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The film’s failure is one of the great tragedies of modern Tamil cinema. Kumararaja has a reason, and no, it isn’t God or destiny. “I don’t see a reason for God’s existence. There are reasons why he should exist but I don’t see a reason why he would.” He simply believes it was not marketed enough. Friends gave him other reasons. That there were no stars. That it was slow. That the music did not guide the audience, it kept the film from reaching out. But there is a flip side, Kumararaja laughs. “No one’s seen it, so everyone thinks it’s a good film.”

He likes good films. “I can watch the same film over and over. I have the same orgasm watching the same film a hundred times – probably different orgasms of the same level.” But bad films depress him. Literally. “I get upset when I see a bad film – whether from Hollywood or international cinema or from here. If I see a good film, it is so exciting. I get so excited about it. If I see a bad film, I go into depression for a week. I am not exaggerating. I avoid watching films unless they are certified by certain friends of mine who know my taste.” He gets depressed because the director who made the bad film believed he was making a good film. “There is a 100 per cent chance I can end up making a similarly fucked up film. I hate a bad film, so I don’t want my film to be bad and end up hating it. I’m very paranoid about that.”

This second film, he’s hoping people will like it. It’s got stars: Vijay Sethupathy, Samantha, Fahadh Faasil. It’s got PC Sreeram. And unlike Aaranya Kaandam, it doesn’t take till interval point to really get going. The drama begins in the very first shot. Perhaps in the very first line: “Dei rascal, marandhittiyaa da yenna?”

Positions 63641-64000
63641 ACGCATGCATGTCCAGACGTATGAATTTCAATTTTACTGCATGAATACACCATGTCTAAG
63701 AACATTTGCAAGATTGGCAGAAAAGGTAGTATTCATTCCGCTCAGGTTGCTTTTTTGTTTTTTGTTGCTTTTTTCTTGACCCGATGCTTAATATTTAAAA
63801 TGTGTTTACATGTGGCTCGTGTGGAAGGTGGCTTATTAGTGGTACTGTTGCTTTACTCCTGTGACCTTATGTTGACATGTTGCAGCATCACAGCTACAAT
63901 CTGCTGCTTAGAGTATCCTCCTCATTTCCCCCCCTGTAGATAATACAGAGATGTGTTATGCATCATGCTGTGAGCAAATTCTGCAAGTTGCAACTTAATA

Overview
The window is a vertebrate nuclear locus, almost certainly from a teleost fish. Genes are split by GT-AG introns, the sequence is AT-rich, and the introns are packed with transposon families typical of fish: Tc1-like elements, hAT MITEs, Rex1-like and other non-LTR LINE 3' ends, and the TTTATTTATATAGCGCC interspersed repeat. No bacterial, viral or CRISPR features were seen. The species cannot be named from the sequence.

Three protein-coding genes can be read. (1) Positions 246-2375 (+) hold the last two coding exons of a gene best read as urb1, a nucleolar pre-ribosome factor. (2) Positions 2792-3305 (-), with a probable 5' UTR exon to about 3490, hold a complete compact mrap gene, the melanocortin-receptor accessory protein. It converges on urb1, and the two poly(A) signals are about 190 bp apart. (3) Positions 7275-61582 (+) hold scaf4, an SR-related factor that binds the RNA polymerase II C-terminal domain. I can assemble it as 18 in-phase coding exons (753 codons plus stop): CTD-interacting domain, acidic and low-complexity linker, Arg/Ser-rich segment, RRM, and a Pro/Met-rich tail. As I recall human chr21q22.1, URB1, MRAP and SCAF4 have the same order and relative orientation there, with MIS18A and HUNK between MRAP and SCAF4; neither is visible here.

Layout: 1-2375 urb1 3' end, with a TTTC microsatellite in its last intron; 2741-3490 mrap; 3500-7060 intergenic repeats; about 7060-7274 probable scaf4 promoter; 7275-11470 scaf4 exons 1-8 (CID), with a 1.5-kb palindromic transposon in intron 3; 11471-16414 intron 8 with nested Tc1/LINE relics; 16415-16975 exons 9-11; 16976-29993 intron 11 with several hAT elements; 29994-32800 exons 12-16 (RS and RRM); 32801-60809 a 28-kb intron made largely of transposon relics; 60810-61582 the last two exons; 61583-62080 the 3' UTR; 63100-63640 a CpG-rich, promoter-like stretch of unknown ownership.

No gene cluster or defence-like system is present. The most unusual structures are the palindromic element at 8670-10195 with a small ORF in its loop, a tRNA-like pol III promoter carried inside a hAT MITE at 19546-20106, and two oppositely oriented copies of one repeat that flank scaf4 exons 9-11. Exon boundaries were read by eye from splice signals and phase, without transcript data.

* * *

It’s a question we might ask of Kumararaja. He makes a film. He disappears. We hear he’s making something with Ajith. We hear he’s making a Hindi film. But this is what happened. Over two-and-a-half years, he wrote a mega-budget film. A new-ish genre that allowed him to play with screenplay structure. He showed it to actors who all said, “Namma oorla work out aagadhu.” Then, one day, he was watching The Circle, the 2000 Iranian film by Jafar Panahi where the narrative is handed over from one character to the next – a number of independent-yet-interconnected stories adding up to a powerful whole. Kumararaja was astonished. If Panahi could make this film with so little money, with so many censorship restrictions, then there was no reason he couldn’t make a movie. Even if no actor came on board. Even if there was no cameraman. He’d shoot it himself. He wrote a detailed treatment note – four independent-yet-interconnected stories adding up to a whole.

Then, the Stayzilla ad came along. It took six months. And in that time, Kumararaja split his treatment note into four parts, and handed three of them to three of his friends. He had the details of the scenes in place. He just wanted their take on it, their version. None of these friends knew what was in the other three parts, or how everything came together.

You may have heard of these friends. One of them is named Nalan Kumarasamy. One of them goes by Mysskin. One of them is the Ali Baba director, Neelan. One of them was supposed to be Anurag Kashyap, but Bombay Velvet had just crashed and he wasn’t feeling up to it, so Kumararaja fleshed out that part himself. Then, he rewrote what the others gave him so that the film has the same flavour throughout – but no, he’s not telling which friend wrote which part. He doesn’t want the audience to come with preconceived notions. He’s producing the film. But is he rich enough to produce a film? It doesn’t matter, he says. He’s motivated enough to produce a film.

Oh, another thing about this new film. It’s his homage to Samsaram Adhu Minsaram.

* * *

It’s not that Kumararaja is a big fan of Visu. But he is a big fan of that film. “It’s always about the work, not the person.” It’s not that Kumararaja is a big fan of Sridhar. But he is a big fan of Nenjil Or Aalayam, especially the way it is shot. It’s not that Kumararaja is a big fan of P Bhimsingh. But he is a big fan of Bagappirivinai. “I am a sucker for drama, and those black-and-white films had drama that worked for us. It probably had to do with the black-and-white. It was another world. Everything was in harmony. There was a strong story. The characters believed what they did, and so you bought it. Today, I am unable to buy that.”